The Star Side of Bird Hill is a coming-of-age story about the growing pains of a 10-year-old Brooklynite and her older sister who must stay with their grandmother in Barbados when their mother, an overworked, homesick nurse, starts having mental health challenges. The backdrop is a detailed account of underserved medical workers during the early days of the AIDS epidemic in 1980’s New York City. Jackson’s lyrical novel is a fierce example of how fiction encourages readers to think outside of their own personal narratives and develop a better understanding of cultural differences. In this case, I empathized with the psychological wounds linked to immigrants’ migration experiences.
4) Boy, Snow, Bird by Helen Oyeyemi
Boy, Snow, Bird is Helen Oyeyemi’s updated version of the classic Snow White fairy tale that addresses the repercussions of racism, child abuse, and transgender-related stigma, during the segregated civil rights era. At the heart of the story is a runaway whose emotional and familial baggage causes her to reinforce harm onto her loved ones. For me, an important takeaway was how cruelty becomes normalized and cyclical when unresolved issues go unchecked.
5) Meeting Faith: The Forest Journals of a Black Buddhist Nun by Faith Adiele
Faith Adiele’s poignant memoir focuses on her quest for inner peace at a convent in Thailand after becoming a Harvard drop-out and enduring Boston racism. This book’s fluidity and frankness about the author’s internal battles with fear, loneliness, and contradictory beliefs helped me accept that life comes with no instruction manuals. Adiele’s self-discovery and one-year immersion into Thai Buddhism also unearthed a desire to eventually pursue more travels abroad and keep an open mind for all cultures and customs.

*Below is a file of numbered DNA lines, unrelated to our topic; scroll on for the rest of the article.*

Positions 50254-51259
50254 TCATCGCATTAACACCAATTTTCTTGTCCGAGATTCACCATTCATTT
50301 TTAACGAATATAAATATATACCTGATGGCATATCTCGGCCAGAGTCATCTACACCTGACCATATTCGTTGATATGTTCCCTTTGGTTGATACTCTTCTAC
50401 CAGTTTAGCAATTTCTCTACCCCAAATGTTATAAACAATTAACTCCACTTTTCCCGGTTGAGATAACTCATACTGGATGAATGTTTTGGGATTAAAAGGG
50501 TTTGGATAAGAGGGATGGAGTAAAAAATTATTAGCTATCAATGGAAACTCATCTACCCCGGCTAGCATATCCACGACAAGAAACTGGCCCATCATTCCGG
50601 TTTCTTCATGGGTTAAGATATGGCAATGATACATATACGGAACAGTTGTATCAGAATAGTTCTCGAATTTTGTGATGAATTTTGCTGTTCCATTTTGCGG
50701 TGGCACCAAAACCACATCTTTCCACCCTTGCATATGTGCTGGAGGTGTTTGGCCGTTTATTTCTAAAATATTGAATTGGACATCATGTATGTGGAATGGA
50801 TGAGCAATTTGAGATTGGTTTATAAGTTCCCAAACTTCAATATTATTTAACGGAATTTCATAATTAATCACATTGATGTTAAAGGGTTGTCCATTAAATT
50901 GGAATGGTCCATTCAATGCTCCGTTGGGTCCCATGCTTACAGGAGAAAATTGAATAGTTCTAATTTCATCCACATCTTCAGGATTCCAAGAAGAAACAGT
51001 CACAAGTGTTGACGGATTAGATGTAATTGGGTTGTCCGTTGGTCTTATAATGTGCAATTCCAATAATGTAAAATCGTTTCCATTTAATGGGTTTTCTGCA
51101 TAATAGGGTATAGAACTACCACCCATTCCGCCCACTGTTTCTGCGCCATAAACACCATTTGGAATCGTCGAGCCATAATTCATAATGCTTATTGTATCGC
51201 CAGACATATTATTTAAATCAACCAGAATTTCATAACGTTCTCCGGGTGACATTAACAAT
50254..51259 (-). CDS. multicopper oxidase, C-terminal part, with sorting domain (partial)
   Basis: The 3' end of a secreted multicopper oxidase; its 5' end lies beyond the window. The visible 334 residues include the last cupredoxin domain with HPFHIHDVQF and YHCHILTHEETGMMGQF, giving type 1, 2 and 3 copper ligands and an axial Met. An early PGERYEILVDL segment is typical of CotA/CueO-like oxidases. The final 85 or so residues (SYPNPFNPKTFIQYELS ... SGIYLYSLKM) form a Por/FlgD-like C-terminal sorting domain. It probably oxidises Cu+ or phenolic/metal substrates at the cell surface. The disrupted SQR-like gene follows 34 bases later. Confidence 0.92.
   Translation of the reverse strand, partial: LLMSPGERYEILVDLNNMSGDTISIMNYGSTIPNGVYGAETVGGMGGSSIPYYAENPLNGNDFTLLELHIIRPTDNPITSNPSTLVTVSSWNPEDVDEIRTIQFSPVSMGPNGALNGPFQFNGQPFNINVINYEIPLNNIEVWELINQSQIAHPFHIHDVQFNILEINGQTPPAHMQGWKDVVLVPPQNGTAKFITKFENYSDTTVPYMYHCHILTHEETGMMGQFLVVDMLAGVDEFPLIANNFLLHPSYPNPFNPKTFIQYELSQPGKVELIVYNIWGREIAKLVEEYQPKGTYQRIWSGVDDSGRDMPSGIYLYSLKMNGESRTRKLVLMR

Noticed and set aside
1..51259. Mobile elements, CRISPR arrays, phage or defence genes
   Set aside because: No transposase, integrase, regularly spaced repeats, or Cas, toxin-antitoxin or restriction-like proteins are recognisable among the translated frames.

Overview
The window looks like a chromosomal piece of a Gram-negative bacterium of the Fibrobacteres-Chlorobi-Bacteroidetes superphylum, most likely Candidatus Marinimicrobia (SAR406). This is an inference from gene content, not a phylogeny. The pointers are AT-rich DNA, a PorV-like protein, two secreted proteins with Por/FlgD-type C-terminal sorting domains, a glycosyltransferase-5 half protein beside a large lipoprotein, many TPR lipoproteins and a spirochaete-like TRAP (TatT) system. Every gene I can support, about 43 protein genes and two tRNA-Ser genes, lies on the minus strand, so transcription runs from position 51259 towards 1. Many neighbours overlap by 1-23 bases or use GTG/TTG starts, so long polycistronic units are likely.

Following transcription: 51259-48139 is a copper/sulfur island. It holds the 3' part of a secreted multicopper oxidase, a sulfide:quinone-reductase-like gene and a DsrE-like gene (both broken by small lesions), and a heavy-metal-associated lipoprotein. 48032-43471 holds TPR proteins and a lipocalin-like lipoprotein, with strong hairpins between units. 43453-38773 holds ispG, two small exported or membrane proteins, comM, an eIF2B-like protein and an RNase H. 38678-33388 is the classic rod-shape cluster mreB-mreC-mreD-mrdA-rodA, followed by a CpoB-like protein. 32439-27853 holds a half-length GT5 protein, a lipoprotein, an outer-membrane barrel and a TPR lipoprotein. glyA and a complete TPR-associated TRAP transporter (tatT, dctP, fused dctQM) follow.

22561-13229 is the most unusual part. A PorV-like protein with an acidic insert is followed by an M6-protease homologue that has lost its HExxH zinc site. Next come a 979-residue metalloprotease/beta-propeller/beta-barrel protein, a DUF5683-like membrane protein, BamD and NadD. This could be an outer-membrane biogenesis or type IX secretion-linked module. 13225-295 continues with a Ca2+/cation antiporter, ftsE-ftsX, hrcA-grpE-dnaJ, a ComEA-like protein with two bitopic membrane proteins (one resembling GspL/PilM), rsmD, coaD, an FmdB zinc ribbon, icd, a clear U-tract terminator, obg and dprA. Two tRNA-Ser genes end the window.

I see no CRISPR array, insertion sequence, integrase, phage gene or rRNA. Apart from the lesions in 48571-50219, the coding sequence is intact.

6) The Turner House by Angela Flournoy
Family is complicated. Angela Flournoy’s debut novel, The Turner House, portrays the thin line between beauty and struggle between relatives. The book follows a Detroit-based family of 13 siblings affected by the matriarch’s sudden illness in the midst of the city’s economic woes. Despite a tangle of intergenerational issues, like addiction and depression, the Turner clan fights to stick together and preserve the family home. Flournoy’s natural storytelling shines when it comes to expressing the joys and burdens of familial responsibility as it relates to kin.
7) Undoing Crazy by Colette Winlock
Set in Oakland, California, Colette Winlock’s Undoing Crazy is about a woman’s mental breakdown and gradual recovery. The narrator, a devoted daughter, attentive friend, and hardworking schoolteacher, begins feeling an inescapable emptiness, but with the help of a local spoken word poet, she’s able to rebuild what Winlock calls her ‘emotional legacy’. Winlock effectively addresses the dangers of emotional burnout, the result of a toxic selflessness prevalent among women of color due to deep-rooted cultural expectations. More than anything, I enjoyed this book for reminding me of the power of unapologetic self-care.
Long story short, these books by phenomenal Black female storytellers are examples of what keeps me going in exhausting and mentally trying times when the world feels flat, bitter, and wrong. They’re also inspiring reminders that my small role in mental health advocacy isn’t just a job; it’s a life’s work. And, the daily activism involved to end stigma that hurts and silences our most vulnerable populations is more relevant than ever.